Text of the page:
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TR20-172 | 13th November 2020 17:14

Optimal rate list decoding over bounded alphabets using algebraic-geometric codes



We construct two classes of algebraic code families which are efficiently list decodable with small output list size from a fraction $1-R-\epsilon$ of adversarial errors where $R$ is the rate of the code, for any desired positive constant $\epsilon$. The alphabet size depends only on $\epsilon$ and is nearly-optimal.

The first class of codes are obtained by folding algebraic-geometric codes using automorphisms of the underlying function field. The second class of codes are obtained by restricting evaluation points of an algebraic-geometric code to rational points from a subfield. In both cases, we develop a linear-algebraic approach to perform list decoding, which pins down the candidate messages to a subspace with a nice "periodic" structure.

To prune this subspace and obtain a good bound on the list-size, we pick subcodes of these codes by pre-coding into certain subspace-evasive sets which are guaranteed to have small intersection with the sort of periodic subspaces that arise in our list decoding. We develop two approaches for constructing such subspace-evasive sets. The first is a Monte Carlo construction of hierearchical subspace-evasive (h.s.e) sets which leads to excellent list-size but is not explicit. The second approach exploits a further ultra-periodicity of our subspaces and uses a novel construct called subspace designs, which were subsequently constructed explicitly and also found further applications in pseudorandomness.

To get a family of codes over a fixed alphabet size, we instantiate our approach with algebraic-geometric codes based on the Garcia-Stichtenoth tower of function fields. Combining this with pruning via h.s.e sets yields codes list-decodable up to a $1-R-\epsilon$ error fraction with list size bounded by $O(1/\epsilon)$, matching the existential bound for random codes up to constant factors. Further, the alphabet size can be made $\exp(\tilde{O}(1/\epsilon^2))$ which is not much worse than the lower bound of $\exp(\Omega(1/\epsilon))$. The parameters we achieve are thus quite close to the existential bounds in all three aspects---error-correction radius, alphabet size, and list-size---simultaneously. This construction is, however, Monte Carlo and the claimed list decoding property only holds with high probability. Once the code is (efficiently) sampled, the encoding/decoding algorithms are deterministic with a running time $O_\epsilon(N^c)$ for an absolute constant $c$, where $N$ is the code's block length.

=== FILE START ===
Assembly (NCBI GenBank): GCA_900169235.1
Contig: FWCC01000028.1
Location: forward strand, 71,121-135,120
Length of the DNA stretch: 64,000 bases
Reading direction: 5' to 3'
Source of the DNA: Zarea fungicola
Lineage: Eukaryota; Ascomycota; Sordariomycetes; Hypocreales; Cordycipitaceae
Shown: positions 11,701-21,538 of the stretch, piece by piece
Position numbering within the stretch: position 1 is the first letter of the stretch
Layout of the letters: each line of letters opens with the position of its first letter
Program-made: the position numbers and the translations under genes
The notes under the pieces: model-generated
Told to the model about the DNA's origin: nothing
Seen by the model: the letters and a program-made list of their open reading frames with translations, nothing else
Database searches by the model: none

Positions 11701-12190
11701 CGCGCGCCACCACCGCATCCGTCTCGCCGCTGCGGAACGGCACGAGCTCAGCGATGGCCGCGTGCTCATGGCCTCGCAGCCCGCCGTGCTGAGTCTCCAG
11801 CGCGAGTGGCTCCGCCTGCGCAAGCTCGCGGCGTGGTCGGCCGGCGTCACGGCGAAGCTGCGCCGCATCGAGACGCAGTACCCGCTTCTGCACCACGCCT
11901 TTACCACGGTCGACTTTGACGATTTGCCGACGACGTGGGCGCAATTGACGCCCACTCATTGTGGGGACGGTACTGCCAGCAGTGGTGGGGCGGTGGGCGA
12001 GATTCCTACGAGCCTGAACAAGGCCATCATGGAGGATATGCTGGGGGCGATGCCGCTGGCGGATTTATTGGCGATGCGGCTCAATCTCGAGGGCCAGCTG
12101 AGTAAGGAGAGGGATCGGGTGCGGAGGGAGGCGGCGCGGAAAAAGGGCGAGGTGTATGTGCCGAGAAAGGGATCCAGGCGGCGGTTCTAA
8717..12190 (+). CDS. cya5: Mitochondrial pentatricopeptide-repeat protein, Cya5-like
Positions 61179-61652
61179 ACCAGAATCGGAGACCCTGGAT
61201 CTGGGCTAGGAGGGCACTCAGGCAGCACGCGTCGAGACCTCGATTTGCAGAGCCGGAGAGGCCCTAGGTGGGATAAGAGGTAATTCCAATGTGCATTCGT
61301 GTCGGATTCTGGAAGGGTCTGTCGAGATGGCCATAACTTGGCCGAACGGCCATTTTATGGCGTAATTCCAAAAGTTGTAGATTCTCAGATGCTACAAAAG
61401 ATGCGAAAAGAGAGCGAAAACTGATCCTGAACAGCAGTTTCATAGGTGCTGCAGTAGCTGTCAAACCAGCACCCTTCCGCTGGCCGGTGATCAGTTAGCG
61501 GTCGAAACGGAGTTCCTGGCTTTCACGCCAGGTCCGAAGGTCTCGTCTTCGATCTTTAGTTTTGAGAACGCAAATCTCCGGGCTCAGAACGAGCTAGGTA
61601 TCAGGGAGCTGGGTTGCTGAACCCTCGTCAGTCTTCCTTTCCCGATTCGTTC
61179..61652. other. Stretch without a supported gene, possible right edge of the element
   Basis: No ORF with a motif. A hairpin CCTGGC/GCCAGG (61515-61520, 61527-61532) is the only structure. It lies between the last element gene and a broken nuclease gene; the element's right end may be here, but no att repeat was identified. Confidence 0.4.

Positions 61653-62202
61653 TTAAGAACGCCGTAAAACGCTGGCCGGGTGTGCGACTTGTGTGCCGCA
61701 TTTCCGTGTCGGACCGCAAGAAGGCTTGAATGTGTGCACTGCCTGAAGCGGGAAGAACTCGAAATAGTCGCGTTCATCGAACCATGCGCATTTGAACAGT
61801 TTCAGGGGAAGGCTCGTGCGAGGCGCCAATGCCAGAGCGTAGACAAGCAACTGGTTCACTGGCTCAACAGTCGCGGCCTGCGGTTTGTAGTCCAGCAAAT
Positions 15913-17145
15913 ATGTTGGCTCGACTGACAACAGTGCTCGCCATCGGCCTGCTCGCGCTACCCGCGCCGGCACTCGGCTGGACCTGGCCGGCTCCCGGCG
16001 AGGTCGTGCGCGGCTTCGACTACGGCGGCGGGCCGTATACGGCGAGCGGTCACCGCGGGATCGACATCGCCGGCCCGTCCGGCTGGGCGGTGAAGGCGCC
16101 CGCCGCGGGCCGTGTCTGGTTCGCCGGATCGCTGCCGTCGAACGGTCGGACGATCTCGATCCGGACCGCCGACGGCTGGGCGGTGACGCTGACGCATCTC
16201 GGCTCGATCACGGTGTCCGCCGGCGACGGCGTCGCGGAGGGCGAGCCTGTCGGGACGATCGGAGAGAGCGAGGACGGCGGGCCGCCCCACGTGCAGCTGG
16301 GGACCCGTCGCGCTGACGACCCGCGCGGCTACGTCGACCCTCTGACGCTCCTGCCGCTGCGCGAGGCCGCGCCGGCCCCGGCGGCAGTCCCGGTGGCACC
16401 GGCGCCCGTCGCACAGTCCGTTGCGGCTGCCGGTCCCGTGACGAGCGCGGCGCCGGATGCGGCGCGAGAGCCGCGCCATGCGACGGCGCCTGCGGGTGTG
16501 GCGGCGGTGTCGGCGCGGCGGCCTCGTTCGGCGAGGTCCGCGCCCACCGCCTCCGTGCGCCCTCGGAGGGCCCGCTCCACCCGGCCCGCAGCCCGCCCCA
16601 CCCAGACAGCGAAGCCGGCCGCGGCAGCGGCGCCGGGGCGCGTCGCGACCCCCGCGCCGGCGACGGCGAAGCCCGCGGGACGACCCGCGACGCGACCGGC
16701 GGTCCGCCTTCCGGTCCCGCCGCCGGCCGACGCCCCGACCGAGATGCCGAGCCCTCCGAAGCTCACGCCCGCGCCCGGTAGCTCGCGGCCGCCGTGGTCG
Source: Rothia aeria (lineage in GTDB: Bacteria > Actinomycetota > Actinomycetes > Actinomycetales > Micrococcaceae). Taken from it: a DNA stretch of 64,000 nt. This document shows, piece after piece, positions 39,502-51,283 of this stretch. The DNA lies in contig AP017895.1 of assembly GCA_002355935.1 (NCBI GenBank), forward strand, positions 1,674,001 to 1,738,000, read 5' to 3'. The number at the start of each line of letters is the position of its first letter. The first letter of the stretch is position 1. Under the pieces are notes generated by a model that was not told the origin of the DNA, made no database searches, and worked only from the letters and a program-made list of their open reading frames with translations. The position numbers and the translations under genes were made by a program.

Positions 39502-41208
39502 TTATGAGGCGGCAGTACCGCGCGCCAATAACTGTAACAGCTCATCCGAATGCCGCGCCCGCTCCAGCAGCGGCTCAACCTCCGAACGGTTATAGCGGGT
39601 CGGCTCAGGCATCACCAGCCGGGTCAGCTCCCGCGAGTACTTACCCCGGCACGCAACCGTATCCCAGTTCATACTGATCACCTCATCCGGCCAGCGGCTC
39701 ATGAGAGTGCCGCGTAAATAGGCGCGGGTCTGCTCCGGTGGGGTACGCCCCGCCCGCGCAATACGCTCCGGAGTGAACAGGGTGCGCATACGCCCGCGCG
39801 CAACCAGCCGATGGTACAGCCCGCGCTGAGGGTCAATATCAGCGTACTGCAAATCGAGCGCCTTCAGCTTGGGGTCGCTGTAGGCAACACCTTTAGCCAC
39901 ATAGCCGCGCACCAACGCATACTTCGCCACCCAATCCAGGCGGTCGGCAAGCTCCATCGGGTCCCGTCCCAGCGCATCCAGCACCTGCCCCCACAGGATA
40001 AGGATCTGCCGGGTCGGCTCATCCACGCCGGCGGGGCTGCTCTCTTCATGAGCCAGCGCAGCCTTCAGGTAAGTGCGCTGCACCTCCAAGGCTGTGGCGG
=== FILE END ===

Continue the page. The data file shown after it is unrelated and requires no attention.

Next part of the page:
Using subspace designs instead for the pruning, our approach yields a deterministic construction of an algebraic code family of rate $R$ with efficient list decoding from $1-R-\epsilon$ fraction of errors over an alphabet of constant size $\exp(\tilde{O}(1/\epsilon^2))$. The list size bound is upper bounded by a very slowly growing function of the block length $N$; in particular, it is at most $O(\log^{(r)} N)$ (the $r$'th iterated logarithm) for any fixed integer $r$. The explicit construction avoids the shortcoming of the Monte Carlo sampling at the expense of a worse list size.

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